Great Horned Owl Steals Hobby Horse, Becomes Voice of a Generation
If you’re looking for a Halloween mascot, life coach, role model, or all-around hero, look no further—this juvenile great horned owl in Illinois is the inspiration we all need in our lives.
Last week, Facebook user Eric Lind posted a video of the owl flying around his neighborhood with some poor soul’s hobby horse (you know, those sticks with a horse’s head on one end). Eric explains that the owl doesn’t seem to be tangled in the hobby horse’s straps, or in any kind of distress. It seems to have just seen the toy and said, “Mine.”
Lind goes on to explain that the owl was born about six months ago in a local nest. There’s no word yet on whose hobby horse the owl stole.
Why would an owl steal a child’s toy?
What exactly is the owl doing with that horse? I spoke to Nurit Katz, Outreach Coordinator for the Friends of Griffith Park L.A Raptor Study in Los Angeles, CA, and she explained that while it’s hard to say for sure what this particular bird’s motivation is, she’s seen this behavior among young raptors before. “Juvenile raptors will often play with objects to practice hunting,” Katz said. “For example, we’ve seen cooper’s hawks practice by dropping pine cones and catching them. We once saw a hawk plucking a towel as if it were removing feathers from a bird.”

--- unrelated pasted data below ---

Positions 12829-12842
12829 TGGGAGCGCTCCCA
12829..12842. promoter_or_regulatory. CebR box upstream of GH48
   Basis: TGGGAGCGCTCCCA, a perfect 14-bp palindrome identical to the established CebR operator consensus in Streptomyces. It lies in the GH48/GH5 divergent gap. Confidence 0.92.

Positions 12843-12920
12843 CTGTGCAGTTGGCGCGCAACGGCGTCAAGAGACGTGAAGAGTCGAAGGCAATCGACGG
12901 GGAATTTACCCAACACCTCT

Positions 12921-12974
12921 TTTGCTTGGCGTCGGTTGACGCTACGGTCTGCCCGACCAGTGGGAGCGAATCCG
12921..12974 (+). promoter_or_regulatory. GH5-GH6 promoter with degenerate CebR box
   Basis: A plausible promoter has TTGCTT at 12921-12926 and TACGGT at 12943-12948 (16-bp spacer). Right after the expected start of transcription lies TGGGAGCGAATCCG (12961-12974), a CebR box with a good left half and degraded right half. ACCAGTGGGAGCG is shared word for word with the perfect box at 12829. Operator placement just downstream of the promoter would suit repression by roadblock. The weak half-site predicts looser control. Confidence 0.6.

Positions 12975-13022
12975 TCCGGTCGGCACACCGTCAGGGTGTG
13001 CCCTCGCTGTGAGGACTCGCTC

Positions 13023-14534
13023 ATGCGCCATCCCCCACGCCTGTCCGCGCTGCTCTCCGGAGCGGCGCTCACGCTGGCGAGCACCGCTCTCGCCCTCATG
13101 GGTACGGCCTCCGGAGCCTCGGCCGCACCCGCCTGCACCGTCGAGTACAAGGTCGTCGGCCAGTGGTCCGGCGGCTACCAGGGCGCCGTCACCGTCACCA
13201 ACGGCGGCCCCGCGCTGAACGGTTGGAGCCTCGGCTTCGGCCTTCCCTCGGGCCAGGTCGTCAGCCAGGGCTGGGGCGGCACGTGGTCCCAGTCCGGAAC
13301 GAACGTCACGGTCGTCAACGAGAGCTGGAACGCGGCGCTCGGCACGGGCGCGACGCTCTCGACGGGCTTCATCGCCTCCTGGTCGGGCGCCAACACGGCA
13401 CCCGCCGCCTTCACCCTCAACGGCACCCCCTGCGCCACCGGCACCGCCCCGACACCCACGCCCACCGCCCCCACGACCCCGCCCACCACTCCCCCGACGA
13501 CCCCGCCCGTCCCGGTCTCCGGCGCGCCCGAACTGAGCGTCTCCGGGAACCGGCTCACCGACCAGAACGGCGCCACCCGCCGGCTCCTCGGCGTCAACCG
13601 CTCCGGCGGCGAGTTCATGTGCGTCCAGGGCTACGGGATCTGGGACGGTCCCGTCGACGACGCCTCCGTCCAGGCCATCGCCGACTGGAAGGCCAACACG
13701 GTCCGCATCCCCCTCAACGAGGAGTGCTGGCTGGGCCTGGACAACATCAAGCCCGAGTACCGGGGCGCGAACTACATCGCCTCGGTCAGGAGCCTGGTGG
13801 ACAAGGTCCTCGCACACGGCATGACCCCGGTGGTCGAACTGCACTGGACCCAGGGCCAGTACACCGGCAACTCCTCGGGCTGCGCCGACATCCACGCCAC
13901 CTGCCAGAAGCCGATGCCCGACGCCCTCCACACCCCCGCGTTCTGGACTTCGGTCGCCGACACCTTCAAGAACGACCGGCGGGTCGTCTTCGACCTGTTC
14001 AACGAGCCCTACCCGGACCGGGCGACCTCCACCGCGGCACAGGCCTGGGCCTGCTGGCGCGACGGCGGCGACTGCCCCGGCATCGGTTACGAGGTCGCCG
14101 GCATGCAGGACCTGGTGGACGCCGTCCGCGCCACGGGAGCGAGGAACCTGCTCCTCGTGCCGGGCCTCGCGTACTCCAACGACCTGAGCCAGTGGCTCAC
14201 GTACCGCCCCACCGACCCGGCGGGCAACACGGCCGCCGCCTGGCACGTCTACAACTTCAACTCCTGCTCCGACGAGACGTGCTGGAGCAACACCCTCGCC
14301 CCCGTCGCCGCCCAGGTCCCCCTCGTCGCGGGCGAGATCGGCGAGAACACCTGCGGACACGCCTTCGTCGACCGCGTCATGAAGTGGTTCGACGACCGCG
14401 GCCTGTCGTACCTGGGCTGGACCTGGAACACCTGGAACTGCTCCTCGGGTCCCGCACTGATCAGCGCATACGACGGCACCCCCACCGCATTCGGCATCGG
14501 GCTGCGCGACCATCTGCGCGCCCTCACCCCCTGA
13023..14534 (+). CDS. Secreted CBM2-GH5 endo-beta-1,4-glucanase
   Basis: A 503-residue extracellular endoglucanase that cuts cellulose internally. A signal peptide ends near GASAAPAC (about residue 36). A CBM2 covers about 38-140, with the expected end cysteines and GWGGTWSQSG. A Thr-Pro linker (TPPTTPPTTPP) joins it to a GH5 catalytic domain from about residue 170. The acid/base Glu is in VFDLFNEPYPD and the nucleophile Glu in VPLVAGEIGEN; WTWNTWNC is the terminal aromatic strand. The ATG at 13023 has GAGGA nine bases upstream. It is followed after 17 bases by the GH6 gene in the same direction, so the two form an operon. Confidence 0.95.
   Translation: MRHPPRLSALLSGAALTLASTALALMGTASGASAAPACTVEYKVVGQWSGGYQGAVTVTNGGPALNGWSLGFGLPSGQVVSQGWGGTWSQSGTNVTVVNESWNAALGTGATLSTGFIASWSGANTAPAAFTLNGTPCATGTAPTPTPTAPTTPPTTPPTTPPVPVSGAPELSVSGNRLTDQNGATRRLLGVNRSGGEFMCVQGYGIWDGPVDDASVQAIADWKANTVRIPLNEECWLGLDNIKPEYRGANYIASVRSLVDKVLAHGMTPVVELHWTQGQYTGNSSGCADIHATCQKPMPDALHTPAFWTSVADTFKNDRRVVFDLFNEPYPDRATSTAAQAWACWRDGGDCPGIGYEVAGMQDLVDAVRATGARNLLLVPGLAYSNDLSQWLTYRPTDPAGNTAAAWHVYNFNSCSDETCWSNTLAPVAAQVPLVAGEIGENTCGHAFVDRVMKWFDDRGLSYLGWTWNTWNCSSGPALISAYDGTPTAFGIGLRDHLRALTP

Although it’s not clear whether this owl was playing or genuinely thought it had caught something, Katz pointed out that the head of the hobby horse does resemble something an owl might eat. “The fuzzy head,” she said, “is similar in size and texture to a rabbit or another animal that would be prey for a great horned owl.”
While we may never know this owl’s exact motivations, the video has an important life lesson for us all. If you see something you want? Take it. Take that sucker. Steal from children! Sit in a tree and lord it over them! You work hard, so you’ve earned it!
(featured image: Nicky Pe on Pexels)
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